In Tables 45 we report the results of our baseline profitability regressions, in which the regressors of interest are crisis exposures (measured as counts). The effect of home financial crises, as well as that of unobserved macroeconomic factors that may be affecting financial sector profits in any home country and year, are subsumed in bank country*year fixed effects. Column 1 in Table 4 shows that a higher number of direct exposures to banks in countries experiencing systemic banking crises reduces bank profitability. The coefficient estimate indicates that keeping the total number of connections constant and increasing the number of direct crisis exposures by one reduces ROA by 0.03 percentage points.17 To put this number in perspective, consider that for a bank balance sheet that is leveraged 30 times, which was not uncommon before the global financial crisis, an ROA reduction of 0.03 percentage points becomes an ROE reduction of 0.9 percentage points. This corresponds to almost 11 percent of a mean ROE of 8.4 percent and is an economically significant effect. For a bank with total assets of one trillion U.S. dollars, an additional crisis connection would translate into a reduction in annual returns of 300 million U.S. dollars.18

Table 4:

Effect of crisis exposures on bank performance - Baseline (ROA)

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Notes: The dependent variable is bank return on assets (ROA). A constant term is included in all specifications, but the coefficient is not shown. Standard errors are clustered at the bank level. *** indicates statistical significance at the 1% level, ** at the 5% level, and * at the 1% level. Data sources: Dealogic Loan Analytics, Bankscope, and Laeven and Valencia (2013).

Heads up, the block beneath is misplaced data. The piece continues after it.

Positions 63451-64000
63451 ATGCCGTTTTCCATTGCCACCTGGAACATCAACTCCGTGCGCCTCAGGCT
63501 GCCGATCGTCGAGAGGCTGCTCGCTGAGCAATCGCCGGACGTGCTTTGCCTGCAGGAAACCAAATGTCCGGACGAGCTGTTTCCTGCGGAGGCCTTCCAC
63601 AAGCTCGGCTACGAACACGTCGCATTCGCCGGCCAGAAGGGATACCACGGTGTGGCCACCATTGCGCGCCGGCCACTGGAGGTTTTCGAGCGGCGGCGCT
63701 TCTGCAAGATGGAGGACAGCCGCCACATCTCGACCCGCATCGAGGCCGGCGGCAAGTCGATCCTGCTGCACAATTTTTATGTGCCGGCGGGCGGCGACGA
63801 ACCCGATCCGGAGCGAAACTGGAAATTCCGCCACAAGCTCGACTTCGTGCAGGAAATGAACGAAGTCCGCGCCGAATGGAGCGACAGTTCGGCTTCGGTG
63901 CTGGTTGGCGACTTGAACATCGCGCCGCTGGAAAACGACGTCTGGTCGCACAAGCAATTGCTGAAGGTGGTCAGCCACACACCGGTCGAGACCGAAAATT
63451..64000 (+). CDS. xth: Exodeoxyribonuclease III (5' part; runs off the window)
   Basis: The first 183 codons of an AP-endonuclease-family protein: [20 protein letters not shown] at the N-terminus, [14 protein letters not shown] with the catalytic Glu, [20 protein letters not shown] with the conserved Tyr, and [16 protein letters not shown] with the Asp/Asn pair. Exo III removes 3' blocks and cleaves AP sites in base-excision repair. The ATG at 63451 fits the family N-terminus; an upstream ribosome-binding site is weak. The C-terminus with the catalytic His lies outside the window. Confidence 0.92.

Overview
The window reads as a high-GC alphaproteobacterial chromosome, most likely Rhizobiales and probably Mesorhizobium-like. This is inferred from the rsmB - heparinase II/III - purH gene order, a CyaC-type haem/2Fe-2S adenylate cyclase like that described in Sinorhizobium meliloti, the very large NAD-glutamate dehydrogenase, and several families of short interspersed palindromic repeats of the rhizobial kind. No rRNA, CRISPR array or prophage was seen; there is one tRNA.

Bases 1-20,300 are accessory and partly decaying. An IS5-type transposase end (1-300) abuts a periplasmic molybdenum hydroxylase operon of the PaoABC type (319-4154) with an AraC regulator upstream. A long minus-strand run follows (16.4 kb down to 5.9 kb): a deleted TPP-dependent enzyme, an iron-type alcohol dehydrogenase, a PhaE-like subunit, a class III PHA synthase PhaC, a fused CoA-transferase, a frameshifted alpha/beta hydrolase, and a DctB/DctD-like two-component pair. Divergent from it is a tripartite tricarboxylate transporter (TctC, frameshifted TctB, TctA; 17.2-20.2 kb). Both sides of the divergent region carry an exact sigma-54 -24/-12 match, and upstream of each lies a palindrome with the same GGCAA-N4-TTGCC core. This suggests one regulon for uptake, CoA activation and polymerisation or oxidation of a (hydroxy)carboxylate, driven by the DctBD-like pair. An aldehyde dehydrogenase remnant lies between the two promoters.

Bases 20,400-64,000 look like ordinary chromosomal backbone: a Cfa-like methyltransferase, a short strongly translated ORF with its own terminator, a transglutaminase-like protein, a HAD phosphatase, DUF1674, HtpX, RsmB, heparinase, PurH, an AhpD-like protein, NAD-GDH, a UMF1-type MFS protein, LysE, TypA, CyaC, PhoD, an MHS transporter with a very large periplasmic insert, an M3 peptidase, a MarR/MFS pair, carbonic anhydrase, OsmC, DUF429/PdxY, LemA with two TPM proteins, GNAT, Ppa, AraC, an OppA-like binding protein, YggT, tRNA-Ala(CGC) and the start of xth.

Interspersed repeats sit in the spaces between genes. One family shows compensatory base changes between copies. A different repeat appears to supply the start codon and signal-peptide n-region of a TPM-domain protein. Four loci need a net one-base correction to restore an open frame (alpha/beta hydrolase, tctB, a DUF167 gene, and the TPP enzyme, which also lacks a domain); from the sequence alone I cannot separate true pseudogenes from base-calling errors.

Table 5:

Effect of crisis exposures on bank performance - Baseline (ROE)

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Notes: The dependent variable is bank return on equity (ROE). A constant term is included in all specifications, but the coefficient is not shown. Standard errors are clustered at the bank level. *** indicates statistical significance at the 1% level, ** at the 5% level, and * at the 1% level. Data sources: Dealogic Loan Analytics, Bankscope, and Laeven and Valencia (2013).